The solution consists of two phases one is Continuous Integration Pipeline and other is Continuous Deployment Pipeline.

1. Continuous Integration

The steps involve in continuous integration pipeline using Jenkins (build server) are shown below :

  1. Checkout the source code from central repository.
  2. Build and compile source code.
  3. Run static code analysis.
  4. Run unit tests.
  5. Build all artifacts.
  6. Deploy release on dev environment.
  7. Run functional test suite.

If all tests pass (or manually triggered) then promote the build to QA environment and do the following.

  1. Run smoke and sanity tests.
  2. Run all behavior driven acceptance tests.
  3. On success, tag the branch for stage promotion based on convention set.

2. Continuous deployment

The steps involve in continuous deployment pipeline using Jenkins are shown below:

  1. Checkout the source code of tagged release branch (which was tested on stage earlier) from Git.
  2. Build the source code using tools like MSBuild, Maven, Gradle (used to build the application).
  3. Publish the artifact to AWS S3 bucket and update it’s URL in Chef server’s data bag.
  4. AWS S3 bucket is used as artifact storage.
  5. Pre-bake the machine image for target platform using Packer (it is used to build machine images for various target platforms e.g. AWS, GCE, virtual box …etc.) and bring it to the desire state with chef-client.
  6. Deploy pre-baked machine image to target platform using Terraform (it is used across multiple public or private cloud providers for infrastructure provisioning) and update infrastructure information in Consul (used for service discovery and configuration store as key/value pair).
  7. Chef server is loaded with required environment’s roles, cookbooks and data-bags for deployment.
  8. AWS is used as target platform for deployment.
  9. Consul server is deployed on AWS which help’s in service discovery.

For reference

An AWS deployment architecture of two-tire web application with service discovery as shown below:

  1. VPC is used to setup private data center on AWS region which consist of public and private subnets for two or more availability zones.
  2. Internet Gateway to allow public access or services.
  3. Route 53 to manage DNS entry for ELB (elastic load balancing).
  4. Highly available AWS Elastic load balancing.
  5. Autoscale group to manage the web application’s deployment using launch configuration with pre-baked AMI and instance type.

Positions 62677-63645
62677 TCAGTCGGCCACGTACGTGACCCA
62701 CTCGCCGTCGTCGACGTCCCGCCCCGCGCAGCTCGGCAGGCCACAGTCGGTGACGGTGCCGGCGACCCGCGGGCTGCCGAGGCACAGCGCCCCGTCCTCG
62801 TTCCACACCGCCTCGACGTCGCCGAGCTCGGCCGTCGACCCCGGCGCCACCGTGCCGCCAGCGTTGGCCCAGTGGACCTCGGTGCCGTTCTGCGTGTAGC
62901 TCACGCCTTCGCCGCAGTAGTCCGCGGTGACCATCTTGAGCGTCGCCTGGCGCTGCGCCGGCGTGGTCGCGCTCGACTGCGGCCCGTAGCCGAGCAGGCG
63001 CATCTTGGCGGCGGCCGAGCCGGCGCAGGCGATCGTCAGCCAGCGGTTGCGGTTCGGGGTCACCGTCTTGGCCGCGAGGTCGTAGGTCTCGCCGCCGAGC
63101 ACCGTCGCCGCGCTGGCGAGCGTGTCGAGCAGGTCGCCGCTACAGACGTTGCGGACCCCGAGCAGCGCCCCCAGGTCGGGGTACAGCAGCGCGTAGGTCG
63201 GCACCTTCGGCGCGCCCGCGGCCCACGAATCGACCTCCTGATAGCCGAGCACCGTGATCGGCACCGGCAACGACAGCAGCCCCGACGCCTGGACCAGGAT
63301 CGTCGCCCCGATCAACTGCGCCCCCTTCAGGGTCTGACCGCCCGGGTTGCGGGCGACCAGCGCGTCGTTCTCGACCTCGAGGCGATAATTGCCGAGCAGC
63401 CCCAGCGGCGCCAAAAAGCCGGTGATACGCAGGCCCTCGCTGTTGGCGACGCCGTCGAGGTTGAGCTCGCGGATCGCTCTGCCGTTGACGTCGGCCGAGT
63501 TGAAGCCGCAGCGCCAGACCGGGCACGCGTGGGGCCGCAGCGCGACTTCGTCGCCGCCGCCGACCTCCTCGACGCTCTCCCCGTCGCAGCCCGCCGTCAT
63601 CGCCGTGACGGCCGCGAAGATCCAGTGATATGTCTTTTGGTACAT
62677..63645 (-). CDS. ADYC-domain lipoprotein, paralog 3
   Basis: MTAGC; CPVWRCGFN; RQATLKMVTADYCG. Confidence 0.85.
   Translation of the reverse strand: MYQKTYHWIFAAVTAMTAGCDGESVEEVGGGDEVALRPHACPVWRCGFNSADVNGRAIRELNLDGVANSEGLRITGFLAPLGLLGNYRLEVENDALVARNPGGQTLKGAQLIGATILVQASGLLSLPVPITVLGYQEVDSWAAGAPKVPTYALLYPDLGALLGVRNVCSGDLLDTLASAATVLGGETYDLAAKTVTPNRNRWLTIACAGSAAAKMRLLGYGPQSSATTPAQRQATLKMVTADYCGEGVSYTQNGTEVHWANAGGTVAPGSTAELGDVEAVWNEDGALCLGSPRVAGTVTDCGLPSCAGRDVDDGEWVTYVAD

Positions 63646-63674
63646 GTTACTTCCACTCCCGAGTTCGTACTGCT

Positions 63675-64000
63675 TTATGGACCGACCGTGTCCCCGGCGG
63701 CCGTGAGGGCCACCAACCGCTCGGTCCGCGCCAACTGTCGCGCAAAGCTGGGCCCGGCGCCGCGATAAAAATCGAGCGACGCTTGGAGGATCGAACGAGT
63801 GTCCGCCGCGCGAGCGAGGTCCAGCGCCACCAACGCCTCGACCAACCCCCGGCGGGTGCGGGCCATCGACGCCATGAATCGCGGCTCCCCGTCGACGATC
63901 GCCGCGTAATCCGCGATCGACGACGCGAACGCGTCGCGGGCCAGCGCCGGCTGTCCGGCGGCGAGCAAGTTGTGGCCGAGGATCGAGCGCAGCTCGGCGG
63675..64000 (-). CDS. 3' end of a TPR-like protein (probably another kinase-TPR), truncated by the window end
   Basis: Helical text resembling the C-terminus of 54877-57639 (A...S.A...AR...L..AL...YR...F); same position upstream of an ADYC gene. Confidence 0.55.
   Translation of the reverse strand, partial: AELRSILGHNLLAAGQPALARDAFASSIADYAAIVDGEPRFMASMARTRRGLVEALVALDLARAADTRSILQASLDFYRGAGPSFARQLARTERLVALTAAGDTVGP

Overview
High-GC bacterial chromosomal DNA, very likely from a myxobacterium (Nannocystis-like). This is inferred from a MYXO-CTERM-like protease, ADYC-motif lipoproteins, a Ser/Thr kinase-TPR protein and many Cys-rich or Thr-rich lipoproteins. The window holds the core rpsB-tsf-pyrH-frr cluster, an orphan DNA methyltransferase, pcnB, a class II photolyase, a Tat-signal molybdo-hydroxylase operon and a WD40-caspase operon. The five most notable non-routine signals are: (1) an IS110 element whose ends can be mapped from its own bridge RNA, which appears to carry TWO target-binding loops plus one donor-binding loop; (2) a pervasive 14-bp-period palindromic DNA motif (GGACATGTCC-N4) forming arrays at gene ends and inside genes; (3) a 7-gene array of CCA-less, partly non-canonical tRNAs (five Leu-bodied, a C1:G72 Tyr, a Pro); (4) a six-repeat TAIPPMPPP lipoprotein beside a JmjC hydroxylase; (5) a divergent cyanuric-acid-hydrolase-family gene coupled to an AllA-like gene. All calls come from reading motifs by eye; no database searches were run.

6. NAT instance to control the public access for private subnet.
  7. Database cluster e.g. MongoDB sharded cluster as storage.
  8. Autoscale group to manage Consul for service discovery and deployment configuration.
  9. Cloudwatch alarm for autoscaling web app.
  10. Cloudwatch for autoscaling web app.
  11. AWS IAM user for managing AWS s3 bucket for Elasticsearch snapshots.
  12. AWS S3 bucket for storing elasticsearch snapshot.

Blue-green Deployments and Roll-backs

There are multiple strategy for managing blue-green or canary deployments on AWS as target platform.
Here a blue-green deployment is achieved by managing an auto-scale group by executing steps given below using Terraform.

  1. Always create new auto-scale group with launch configuration pointing to latest pre-backed AMI from consul then attach an existing elastic load balancer to it.

  2. Update the existing auto-scale group by detaching it from the existing load balancer and give some cool-down period and remove it.

    For rollback need to refer consul for previously deployed pre-backed AMI and repeat the steps 1 and 2 as mentioned above.

Conclusion

This continuous integration and deployment strategy is based on open-source stack. It is also useful for on premise private cloud like openstack, VMware etc. as well as with public cloud provider like AWS, GCE, digital ocean etc. The tools or technology like Packer, Terraform, Consul, Jenkins and Chef truly helps to achieve infrastructure as code and made DevOps life simple :).